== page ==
Their process for each project is different, Cooper says, but it’s “very much a collaboration” with their subjects. They interview people and “just listen…once we have a grip on where we think we can go with the imagery, we set a time and place that we’re going to go with them together to photograph.” They discuss where they will make the image and what objects their sitter will bring. “They themselves are building the symbolism within their own photograph by figuring out what they will have with them.”
The images aren’t created solely with the pictures Cooper & Gorfer make during their portrait sessions. “Our imagery also goes through a huge process after, where there’s a lot of literal collage work that we’re putting into the imagery, and I guess that’s where it’s more subjective—it’s about how we remember the situation and how our own thoughts and feelings then play out in the story of what we saw.” Other stories and bits of information they gather weeks or even months after making a portrait may find expression in a finished picture. For instance, Cooper & Gorfer met an Argentine expatriate in Sweden, and a portion of her family painting was incorporated into some of the pictures in I Know Not These My Hands.
The book also includes several short stories by Argentine author Haro Galli, as well as anecdotes written by Cooper & Gorfer about their experiences and the stories they heard. While the portraits aren’t meant to illustrate certain stories, elements of the texts are evident in the images for those who want to find them. One of Galli’s stories, for instance, talks about a black dog, and we see the animal in images in the book. “We want to have it a little bit open so that you have the chance as a reader to interconnect things and find your own pageant within it,” Gorfer says. “It’s always really important for us that we keep a little bit of an empty space to fill out and fill in. It’s the beauty of art in a way that it’s also about you who reads it.”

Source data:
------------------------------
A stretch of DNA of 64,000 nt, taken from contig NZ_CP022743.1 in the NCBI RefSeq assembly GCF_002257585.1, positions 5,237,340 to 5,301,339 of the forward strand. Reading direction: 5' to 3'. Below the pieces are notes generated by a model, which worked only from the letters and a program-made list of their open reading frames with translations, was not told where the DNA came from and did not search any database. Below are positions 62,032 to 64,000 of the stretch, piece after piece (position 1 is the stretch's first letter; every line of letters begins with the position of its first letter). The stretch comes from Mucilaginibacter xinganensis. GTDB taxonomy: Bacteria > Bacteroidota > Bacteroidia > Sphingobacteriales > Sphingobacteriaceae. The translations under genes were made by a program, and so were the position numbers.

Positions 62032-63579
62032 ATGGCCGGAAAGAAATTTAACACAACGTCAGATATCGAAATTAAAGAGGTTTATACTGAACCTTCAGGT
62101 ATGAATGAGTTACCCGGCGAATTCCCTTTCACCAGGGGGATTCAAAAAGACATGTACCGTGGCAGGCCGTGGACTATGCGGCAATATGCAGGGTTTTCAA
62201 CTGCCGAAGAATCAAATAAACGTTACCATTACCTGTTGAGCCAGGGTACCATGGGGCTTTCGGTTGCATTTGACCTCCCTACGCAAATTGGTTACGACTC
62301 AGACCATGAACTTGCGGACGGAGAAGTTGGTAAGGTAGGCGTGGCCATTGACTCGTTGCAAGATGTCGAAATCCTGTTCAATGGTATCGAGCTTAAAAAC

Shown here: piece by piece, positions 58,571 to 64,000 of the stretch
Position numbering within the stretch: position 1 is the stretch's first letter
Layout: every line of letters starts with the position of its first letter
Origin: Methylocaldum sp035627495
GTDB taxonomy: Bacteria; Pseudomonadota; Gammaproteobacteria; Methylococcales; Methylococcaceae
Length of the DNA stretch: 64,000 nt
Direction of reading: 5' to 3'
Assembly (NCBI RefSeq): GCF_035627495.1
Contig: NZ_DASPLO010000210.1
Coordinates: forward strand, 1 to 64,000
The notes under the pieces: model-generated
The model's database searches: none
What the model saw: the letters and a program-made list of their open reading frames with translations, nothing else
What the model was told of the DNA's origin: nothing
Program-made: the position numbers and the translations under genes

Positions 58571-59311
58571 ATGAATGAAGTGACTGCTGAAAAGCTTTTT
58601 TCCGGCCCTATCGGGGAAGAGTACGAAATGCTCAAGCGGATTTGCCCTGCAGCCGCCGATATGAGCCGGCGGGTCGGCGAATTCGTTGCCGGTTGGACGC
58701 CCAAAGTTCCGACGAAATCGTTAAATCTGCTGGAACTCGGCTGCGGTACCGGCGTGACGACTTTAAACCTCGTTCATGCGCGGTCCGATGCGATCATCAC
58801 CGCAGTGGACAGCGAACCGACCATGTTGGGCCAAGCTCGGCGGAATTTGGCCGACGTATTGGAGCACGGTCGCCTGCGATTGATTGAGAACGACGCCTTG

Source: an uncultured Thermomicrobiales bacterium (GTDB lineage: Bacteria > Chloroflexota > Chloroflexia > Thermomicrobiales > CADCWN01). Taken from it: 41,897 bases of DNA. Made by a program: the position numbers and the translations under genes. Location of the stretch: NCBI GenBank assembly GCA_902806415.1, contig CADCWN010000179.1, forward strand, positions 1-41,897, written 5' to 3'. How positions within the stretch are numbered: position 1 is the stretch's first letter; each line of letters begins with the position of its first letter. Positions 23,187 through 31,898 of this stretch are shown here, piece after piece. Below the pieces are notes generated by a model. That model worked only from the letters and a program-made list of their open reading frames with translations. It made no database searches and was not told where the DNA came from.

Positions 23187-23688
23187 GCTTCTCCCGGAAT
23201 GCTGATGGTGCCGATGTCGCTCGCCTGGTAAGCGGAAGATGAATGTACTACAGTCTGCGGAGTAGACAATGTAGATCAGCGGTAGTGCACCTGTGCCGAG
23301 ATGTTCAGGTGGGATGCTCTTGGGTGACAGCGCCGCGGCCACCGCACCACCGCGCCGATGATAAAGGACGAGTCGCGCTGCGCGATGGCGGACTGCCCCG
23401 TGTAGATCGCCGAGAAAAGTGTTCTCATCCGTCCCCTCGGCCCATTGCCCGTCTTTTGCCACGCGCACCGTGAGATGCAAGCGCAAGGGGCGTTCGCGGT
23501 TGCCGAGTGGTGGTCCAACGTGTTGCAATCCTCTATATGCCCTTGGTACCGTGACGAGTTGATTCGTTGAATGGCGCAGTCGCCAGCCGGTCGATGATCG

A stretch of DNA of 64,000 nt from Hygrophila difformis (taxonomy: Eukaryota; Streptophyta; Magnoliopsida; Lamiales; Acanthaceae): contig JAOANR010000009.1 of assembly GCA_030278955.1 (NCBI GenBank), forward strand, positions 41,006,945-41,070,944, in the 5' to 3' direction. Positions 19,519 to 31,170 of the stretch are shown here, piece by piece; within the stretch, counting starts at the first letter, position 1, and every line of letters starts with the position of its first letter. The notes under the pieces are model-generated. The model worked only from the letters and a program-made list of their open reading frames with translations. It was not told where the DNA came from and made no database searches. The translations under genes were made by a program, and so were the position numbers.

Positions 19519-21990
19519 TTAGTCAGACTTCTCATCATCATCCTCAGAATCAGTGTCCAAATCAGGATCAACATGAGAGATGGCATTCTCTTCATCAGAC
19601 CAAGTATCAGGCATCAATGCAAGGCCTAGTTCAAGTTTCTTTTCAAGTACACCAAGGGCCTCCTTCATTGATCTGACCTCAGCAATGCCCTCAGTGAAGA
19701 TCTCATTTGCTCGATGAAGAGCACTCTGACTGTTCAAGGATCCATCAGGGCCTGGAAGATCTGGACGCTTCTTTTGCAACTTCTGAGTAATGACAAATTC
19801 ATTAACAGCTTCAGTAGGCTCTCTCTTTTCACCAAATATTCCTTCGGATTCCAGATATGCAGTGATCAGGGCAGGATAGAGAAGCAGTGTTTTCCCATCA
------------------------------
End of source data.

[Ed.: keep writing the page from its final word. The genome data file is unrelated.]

They also reproduce their travel journal in the book, providing a window into their process as artists. “We are very open,” Cooper explains. “We’re giving you everything that we know and we’re feeding it to you in the way that we also learned things—it’s not linear and it’s the same way we make connections.”
In addition to the portraits, Cooper & Gorfer also include landscapes they made during their trip. Some of the landscapes correspond directly to certain portraits, while others serve to create pauses in the book and a sense of travel from one place to the next.
The book’s title comes from a verse by American poet Adelaide Crapsey: “I Know/Not these my hands/And yet I think there was/A woman like me once had hands/like these.” The verse relates to the work in a number of ways, Gorfer says. In it they see the Argentine dictatorship’s practice of taking newborns from their mothers to be raised—without their knowledge—by loyalists. That it’s written by an American references the political relationship between Argentina and the U.S., which supported the dictatorship, but also points to a universality of human experience. “While working on this book,” they write, “we were reminded of the common human aspects of fear and loss, of love and identity.”